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How Can Litter Modify the Fluxes of CO2 and CH4 from Forest Soils? A Mini-Review

Institute of Agrophysics, Polish Academy of Sciences, Doświadczalna 4, 20-290 Lublin, Poland
UCD School of Biology and Environmental Science, UCD Earth Institute, University College Dublin (UCD), Belfield, 4 Dublin, Ireland
Author to whom correspondence should be addressed.
Forests 2021, 12(9), 1276;
Submission received: 2 August 2021 / Revised: 10 September 2021 / Accepted: 13 September 2021 / Published: 17 September 2021
(This article belongs to the Special Issue Carbon and Nutrient Accumulation and Decomposition in Forests)


Forests contribute strongly to global carbon (C) sequestration and the exchange of greenhouse gases (GHG) between the soil and the atmosphere. Whilst the microbial activity of forest soils is a major determinant of net GHG exchange, this may be modified by the presence of litter through a range of mechanisms. Litter may act as a physical barrier modifying gas exchange, water movement/retention and temperature/irradiance fluctuations; provide a source of nutrients for microbes; enhance any priming effects, and facilitate macro-aggregate formation. Moreover, any effects are influenced by litter quality and regulated by tree species, climatic conditions (rainfall, temperature), and forest management (clear-cutting, fertilization, extensive deforestation). Based on climate change projections, the importance of the litter layer is likely to increase due to an litter increase and changes in quality. Future studies will therefore have to take into account the effects of litter on soil CO2 and CH4 fluxes for various types of forests globally, including the impact of climate change, insect infestation, and shifts in tree species composition, as well as a better understanding of its role in monoterpene production, which requires the integration of microbiological studies conducted on soils in different climatic zones.

1. Introduction

Forest ecosystems are a critical component of the global carbon (C) budget through their ability to sequester and retain large amounts of CO2 [1]. An elucidation of the functioning of forest ecosystems, including their contribution to greenhouse gas (GHG) exchange, is crucial for the development of adaptation and mitigation strategies. In Europe, forests cover about 35% of the total land area, corresponding to 227 million ha with a decreasing share of coniferous (46%), broadleaved (37%), and mixed (17%) tree species [2].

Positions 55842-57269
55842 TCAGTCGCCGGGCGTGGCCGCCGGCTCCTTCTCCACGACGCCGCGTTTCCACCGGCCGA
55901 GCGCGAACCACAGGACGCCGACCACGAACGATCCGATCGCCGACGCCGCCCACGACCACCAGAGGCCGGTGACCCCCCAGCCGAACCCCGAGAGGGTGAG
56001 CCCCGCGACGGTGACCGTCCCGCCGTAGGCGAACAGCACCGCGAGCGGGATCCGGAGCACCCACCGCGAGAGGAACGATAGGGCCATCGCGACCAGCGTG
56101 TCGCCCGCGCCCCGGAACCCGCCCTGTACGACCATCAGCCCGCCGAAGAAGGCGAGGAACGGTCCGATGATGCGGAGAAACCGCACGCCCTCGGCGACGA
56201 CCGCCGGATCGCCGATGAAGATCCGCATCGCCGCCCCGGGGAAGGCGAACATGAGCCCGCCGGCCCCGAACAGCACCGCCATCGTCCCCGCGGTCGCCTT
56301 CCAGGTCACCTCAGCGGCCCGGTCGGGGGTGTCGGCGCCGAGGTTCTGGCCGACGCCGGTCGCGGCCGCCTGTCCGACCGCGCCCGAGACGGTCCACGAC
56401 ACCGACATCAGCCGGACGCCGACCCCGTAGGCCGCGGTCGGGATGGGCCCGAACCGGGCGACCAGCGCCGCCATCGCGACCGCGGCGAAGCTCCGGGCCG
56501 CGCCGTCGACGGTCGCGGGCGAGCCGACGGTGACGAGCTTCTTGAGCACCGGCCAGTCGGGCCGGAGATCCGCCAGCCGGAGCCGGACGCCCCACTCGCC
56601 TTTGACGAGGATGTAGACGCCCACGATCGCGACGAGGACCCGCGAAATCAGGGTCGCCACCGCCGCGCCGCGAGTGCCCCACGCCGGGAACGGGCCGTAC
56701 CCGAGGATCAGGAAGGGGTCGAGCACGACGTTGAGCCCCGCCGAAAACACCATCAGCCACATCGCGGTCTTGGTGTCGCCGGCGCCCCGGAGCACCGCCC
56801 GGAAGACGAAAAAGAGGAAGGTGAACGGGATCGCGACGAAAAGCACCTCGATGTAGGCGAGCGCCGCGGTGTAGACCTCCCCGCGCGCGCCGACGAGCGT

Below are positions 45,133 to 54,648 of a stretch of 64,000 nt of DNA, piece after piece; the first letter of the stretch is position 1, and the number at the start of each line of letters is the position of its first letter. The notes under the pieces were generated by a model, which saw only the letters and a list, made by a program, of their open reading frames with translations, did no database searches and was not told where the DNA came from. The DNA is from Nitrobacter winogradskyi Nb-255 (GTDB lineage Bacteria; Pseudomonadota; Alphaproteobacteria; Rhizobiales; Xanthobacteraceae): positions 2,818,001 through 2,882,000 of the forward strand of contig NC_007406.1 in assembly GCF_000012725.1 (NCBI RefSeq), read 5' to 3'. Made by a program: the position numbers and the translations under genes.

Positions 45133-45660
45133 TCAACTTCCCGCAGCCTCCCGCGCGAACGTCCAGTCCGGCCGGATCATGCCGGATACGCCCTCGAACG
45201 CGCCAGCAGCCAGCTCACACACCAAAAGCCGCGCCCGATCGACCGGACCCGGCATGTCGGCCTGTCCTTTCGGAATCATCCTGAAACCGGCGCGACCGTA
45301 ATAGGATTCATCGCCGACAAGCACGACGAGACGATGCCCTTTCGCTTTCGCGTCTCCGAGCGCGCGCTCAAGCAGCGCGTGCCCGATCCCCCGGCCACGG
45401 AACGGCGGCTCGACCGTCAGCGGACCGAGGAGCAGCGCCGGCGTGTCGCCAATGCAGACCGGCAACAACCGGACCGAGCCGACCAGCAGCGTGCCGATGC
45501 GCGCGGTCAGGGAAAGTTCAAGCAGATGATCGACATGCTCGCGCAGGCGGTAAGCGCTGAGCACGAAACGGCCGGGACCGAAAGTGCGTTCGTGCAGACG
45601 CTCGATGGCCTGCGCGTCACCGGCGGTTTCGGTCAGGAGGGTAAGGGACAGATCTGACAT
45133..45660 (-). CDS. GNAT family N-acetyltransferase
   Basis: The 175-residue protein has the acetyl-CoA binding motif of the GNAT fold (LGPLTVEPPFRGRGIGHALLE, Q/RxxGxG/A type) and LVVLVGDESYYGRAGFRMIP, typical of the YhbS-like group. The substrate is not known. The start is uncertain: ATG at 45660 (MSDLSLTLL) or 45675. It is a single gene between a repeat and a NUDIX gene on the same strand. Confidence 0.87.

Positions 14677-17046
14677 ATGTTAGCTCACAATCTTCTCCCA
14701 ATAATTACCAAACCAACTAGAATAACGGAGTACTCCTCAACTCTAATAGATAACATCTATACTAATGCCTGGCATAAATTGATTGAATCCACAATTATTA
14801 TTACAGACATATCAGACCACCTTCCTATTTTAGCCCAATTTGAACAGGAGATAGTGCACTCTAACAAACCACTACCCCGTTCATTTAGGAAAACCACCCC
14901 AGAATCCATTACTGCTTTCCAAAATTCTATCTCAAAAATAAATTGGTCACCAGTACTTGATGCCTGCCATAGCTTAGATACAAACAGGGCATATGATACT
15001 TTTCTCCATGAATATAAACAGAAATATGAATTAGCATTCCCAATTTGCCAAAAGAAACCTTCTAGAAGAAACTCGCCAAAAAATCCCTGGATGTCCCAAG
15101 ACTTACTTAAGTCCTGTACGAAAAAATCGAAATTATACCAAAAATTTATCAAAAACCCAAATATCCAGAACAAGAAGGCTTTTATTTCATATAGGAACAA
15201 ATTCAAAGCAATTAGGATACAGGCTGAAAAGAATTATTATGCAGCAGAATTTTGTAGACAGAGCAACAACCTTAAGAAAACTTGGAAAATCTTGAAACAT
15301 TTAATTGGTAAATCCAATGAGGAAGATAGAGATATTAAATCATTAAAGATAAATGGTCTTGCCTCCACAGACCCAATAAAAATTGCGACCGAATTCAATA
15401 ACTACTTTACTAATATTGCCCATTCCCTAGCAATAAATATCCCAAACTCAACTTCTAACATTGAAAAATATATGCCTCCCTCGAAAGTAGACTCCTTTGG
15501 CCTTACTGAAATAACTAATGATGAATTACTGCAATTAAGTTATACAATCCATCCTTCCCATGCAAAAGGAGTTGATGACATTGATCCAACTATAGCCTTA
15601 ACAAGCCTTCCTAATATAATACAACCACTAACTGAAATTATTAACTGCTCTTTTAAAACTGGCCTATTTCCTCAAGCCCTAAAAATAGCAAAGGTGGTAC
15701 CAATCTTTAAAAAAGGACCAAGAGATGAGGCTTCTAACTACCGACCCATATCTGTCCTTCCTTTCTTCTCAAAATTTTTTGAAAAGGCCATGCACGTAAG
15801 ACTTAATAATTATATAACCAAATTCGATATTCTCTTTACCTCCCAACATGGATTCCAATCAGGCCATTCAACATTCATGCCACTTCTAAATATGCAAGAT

Forest soils influence the GHG balance, with carbon dioxide (CO2) and methane (CH4) as key elements of the global C cycle. Of the three major GHGs the CO2 flux is quantitatively often the most important and its concentration has increased by 1.9 ppm yr−1 in the last 10 years [3]. The biogenic sources of CO2 efflux from soil are root respiration, rhizomicrobial respiration, priming-related effects, and basal respiration associated with the microbial decomposition of organic matter in soils [4]. Forest ecosystems also significantly contribute to the increase in CO2 emission through forest fires, deforestation [5,6,7], and CO2 release by soil microorganisms colonizing dead trees [7]. For many forests, soil CH4 is another important GHG with a global warming potential (GWP) 28 times greater than that of CO2 [8]. Soils may be a source or sink for CH4 depending on the balance between CH4 production (methanogenesis in an anaerobic environment) and CH4 oxidation (methanotrophy in aerobic conditions) [9,10]. The process of methanotrophy has significant mitigating potential since methanotrophs can contribute to the reduction in atmospheric CH4 (high affinity methanotrophy) on the one hand, but, on the other hand, can also oxidize the higher soil CH4 concentrations before this reaches the atmosphere (low affinity methanotrophy) [11]. Methanotrophy in forest soils is of particular importance, as these soils show high activity compared to soils from other ecosystems due to the dominance of high affinity methanotrophs [12].